From Reversing Opioid Overdose to Treating Alcohol Use Disorder
Opioid antagonists are a class of compounds that selectively bind to opioid receptors, a critical component of the brain’s reward circuitry. Well known to be safe, they block the ability of opioid drugs (analgesics such as morphine and illicit opioids such as heroin) and endogenous opioid-like peptides (endorphins) that activate the brain’s opioid receptors.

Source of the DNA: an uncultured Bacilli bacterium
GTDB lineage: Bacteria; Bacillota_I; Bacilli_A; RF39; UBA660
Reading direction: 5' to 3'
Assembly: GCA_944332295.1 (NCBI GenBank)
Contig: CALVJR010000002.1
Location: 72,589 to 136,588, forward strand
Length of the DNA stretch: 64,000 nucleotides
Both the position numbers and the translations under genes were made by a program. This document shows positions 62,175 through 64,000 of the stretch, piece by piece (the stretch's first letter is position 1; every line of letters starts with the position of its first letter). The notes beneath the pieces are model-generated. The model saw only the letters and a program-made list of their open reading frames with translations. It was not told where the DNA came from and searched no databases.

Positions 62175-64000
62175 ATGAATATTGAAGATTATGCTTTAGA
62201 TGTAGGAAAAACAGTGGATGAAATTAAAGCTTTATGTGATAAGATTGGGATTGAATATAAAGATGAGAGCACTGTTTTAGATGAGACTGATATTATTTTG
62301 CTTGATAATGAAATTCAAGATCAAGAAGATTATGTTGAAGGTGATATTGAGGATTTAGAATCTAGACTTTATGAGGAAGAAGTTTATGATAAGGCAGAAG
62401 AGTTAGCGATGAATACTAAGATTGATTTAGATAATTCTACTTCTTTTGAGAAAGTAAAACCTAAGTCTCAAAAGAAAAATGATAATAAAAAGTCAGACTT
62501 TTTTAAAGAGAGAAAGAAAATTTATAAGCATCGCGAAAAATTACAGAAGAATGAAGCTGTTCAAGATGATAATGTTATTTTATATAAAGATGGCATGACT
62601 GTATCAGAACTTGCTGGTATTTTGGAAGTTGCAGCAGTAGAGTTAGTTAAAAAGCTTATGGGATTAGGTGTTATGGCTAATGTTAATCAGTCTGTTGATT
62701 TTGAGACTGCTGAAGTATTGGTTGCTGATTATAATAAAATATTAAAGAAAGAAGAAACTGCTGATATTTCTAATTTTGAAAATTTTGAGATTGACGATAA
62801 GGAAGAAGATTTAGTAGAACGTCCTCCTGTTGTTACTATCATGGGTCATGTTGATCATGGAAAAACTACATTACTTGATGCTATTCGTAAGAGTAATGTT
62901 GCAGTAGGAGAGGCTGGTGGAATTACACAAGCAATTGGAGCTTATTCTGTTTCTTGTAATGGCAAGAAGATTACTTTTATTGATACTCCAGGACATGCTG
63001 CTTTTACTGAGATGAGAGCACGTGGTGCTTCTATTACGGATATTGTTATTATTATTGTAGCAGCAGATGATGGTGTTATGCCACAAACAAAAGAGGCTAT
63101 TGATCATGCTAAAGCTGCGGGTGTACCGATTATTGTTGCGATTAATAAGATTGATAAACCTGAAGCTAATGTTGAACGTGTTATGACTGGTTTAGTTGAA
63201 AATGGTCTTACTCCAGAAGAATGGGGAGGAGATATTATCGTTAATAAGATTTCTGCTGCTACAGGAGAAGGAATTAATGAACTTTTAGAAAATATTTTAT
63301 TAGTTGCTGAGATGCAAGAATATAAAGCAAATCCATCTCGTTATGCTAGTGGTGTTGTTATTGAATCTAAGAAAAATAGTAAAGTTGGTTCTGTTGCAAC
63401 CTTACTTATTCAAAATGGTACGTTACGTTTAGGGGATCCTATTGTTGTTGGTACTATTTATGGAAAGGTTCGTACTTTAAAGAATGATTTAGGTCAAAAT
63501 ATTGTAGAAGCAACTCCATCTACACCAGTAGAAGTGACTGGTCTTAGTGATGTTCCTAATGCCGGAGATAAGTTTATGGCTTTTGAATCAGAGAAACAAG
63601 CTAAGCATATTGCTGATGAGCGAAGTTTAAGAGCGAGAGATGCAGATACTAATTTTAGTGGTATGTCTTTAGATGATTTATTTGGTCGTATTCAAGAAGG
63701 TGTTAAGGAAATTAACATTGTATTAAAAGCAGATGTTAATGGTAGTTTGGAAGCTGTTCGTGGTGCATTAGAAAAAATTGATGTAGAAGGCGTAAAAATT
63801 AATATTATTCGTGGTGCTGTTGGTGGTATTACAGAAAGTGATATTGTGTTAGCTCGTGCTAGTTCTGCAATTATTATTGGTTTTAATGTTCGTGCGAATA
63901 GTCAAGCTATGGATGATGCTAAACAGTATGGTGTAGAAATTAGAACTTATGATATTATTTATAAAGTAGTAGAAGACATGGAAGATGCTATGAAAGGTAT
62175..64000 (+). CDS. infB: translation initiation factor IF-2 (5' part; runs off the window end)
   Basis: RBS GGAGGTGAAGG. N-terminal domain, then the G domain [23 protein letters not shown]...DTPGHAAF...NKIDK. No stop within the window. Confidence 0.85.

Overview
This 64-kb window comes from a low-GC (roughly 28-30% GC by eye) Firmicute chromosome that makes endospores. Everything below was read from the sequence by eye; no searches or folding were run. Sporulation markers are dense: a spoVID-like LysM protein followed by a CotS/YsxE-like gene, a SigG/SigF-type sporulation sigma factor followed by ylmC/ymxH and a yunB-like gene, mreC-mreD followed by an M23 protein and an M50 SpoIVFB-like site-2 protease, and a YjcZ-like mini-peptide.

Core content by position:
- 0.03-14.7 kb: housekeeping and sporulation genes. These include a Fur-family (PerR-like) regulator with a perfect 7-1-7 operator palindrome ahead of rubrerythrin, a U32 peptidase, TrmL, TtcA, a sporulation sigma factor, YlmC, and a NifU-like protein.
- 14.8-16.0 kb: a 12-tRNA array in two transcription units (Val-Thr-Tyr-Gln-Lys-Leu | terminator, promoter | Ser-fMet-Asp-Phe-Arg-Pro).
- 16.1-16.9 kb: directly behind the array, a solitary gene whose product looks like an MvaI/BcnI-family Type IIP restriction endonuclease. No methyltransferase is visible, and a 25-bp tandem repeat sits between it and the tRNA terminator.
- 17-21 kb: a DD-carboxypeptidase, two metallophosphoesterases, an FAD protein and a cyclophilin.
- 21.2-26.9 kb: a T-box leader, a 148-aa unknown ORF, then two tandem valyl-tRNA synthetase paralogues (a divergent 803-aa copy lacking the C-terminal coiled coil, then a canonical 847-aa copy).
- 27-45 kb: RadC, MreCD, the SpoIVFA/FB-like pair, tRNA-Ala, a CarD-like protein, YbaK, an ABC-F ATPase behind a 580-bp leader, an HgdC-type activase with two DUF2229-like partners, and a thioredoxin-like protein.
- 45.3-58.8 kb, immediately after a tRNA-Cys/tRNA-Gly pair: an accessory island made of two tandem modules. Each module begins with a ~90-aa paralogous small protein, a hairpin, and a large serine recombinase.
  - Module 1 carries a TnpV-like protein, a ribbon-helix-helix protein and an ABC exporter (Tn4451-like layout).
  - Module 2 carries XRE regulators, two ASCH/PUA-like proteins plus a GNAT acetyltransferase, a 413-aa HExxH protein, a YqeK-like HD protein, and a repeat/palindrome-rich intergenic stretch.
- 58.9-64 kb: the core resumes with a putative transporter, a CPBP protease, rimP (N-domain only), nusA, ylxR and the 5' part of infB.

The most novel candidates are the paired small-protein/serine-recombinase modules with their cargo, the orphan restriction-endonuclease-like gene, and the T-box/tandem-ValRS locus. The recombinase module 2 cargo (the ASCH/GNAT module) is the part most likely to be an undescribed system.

Thus, opioid antagonists can regulate the reward circuitry by reducing or inhibiting behaviors (e.g., craving and reward) triggered when opioid receptors are activated by, for example, opioid drugs or alcohol (which stimulates the release of endogenous opioids). Because both endogenous opioid-like peptides and opioid drugs modulate dopamine release, opioid antagonists can also help manage dopamine-mediated behaviors such as craving.